And obtaining enough quality, organic backlinks can take months, if not years, to move the needle on a site’s DA score.

For instance, at the time of this writing, my newest blog, HeyOrlando.com has 516 Backlinks with a DA score of 38.

My other site, TheSmokies.com is almost three years old, with over 39,100 backlinks and a DA score of 46.

USAToday.com has over 246,700,000 backlinks and a DA of 85.

Editor’s Note: Numbers are based on SEMRush data from Nov. 2022.

An excellent user experience

Search engines also like sites that deliver a good user experience.

Google, for instance, encourages website publishers to use their proprietary PageSpeed Insights tool to identify technical pain points. The tool analyzes metrics like:

  • Cumulative Layout Shift
  • Unminified JavaScript and CSS
  • Uncompressed images
  • Text compression
  • Server speed response time

And maintaining solid scores across the board is easier said than done. We are constantly having to tweak and refine our sites to stay in the green.

Pro-Tip: Sometimes, scores can often be dramatically improved just by using a fast web host like BigScoots, and a lightweight WordPress theme like GeneratePress.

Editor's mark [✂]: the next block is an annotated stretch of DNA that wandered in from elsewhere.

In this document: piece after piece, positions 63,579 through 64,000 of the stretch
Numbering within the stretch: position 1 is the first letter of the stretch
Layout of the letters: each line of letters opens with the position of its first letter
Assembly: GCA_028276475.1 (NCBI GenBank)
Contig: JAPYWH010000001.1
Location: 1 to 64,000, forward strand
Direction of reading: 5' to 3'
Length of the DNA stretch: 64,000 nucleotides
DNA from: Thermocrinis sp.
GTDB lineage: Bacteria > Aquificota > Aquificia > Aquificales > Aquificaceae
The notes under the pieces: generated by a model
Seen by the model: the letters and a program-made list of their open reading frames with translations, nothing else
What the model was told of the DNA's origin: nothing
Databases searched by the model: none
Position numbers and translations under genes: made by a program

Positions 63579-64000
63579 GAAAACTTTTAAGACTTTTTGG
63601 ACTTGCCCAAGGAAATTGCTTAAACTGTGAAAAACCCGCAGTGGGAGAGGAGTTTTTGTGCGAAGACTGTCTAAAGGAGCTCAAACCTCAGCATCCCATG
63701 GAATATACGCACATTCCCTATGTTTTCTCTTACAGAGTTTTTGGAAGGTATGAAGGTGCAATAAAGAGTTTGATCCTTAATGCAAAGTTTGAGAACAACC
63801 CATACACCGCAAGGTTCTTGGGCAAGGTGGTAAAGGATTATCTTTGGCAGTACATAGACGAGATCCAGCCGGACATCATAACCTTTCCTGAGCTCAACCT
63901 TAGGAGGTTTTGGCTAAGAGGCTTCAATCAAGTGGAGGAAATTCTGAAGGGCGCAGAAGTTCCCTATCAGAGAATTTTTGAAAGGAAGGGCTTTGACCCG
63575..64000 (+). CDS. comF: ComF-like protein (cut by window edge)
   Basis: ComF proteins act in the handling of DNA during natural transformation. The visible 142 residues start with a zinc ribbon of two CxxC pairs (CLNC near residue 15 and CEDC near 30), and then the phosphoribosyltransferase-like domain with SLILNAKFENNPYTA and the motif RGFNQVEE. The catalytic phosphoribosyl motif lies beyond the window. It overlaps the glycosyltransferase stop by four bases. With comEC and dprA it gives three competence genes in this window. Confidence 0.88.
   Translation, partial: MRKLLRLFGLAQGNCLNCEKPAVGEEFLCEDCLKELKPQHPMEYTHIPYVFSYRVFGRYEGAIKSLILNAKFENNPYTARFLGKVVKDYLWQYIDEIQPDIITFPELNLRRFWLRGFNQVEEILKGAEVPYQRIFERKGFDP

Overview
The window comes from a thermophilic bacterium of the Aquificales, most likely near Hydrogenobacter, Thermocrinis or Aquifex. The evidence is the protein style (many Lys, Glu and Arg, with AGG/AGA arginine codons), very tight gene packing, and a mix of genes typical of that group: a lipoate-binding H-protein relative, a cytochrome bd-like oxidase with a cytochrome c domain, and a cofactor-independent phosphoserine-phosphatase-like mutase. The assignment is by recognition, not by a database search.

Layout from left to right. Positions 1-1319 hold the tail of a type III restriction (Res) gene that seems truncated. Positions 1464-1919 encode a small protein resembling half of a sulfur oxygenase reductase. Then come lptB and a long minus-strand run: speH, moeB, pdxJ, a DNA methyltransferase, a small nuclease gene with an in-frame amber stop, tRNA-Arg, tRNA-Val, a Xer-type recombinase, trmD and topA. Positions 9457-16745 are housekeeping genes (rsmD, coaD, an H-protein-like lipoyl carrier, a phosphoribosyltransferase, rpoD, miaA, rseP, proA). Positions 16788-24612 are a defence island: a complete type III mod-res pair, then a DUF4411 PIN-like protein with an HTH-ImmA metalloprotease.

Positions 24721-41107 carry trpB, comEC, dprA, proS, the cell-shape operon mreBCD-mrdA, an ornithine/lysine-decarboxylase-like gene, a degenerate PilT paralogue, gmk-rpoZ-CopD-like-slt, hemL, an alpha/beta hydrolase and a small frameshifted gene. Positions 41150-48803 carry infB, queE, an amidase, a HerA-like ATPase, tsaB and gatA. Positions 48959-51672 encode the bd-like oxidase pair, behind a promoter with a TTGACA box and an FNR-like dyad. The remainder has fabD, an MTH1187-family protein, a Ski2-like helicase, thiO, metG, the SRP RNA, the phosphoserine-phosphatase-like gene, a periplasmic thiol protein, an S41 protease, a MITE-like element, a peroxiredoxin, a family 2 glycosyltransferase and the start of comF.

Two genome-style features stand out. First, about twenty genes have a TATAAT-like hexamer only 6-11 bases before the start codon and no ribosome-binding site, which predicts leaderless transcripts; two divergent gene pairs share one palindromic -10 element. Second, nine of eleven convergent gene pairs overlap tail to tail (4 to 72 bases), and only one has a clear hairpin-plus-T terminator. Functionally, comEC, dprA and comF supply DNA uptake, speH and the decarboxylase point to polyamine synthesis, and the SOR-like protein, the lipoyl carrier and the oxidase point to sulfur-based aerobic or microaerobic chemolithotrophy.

Comprehensive coverage of a given topic

And finally, search engines want to see comprehensive coverage of a given topic.

Search engines are looking for long-form, keyword-rich, high-quality content.

A web page with only a couple of paragraphs will rarely outrank a page with 1000-5000 words on the same topic.

This brings us to our next subject …

a woman takes notes while looking at her computer
(photo by Kateryna Onyshchuk/shutterstock.com)

How often should you blog for SEO?

You should blog as often as possible. The more articles you write for your blog, the better off you’ll be.

Especially if your website is consistently hitting those previously mentioned benchmarks with long-form keyword-rich content.

We usually publish at least 3-4 articles per site each week. But when we are in ramp-up mode we’ve been known to publish as many as 10 per week per site.

It all comes down to how fast you want to grow.

I know plenty of bloggers who only write 1-2 articles per month and still managed to grow a decent audience, it just took them a little longer to get there.

Whatever publishing schedule you land on, strive to be somewhat consistent with a steady stream of fresh content.

a woman pumps her fists into the air while looking at her computer
(photo by Kateryna Onyshchuk/shutterstock.com)

How long should a blog be for SEO?

The optimum length of a blog post is largely determined by the competitiveness of the target keyphrase.

For instance, if every site that ranks on the first page of Google for the key phrase “are apples healthy” is 2000 words long, you would ideally want to aim for at least 2,000 words or more.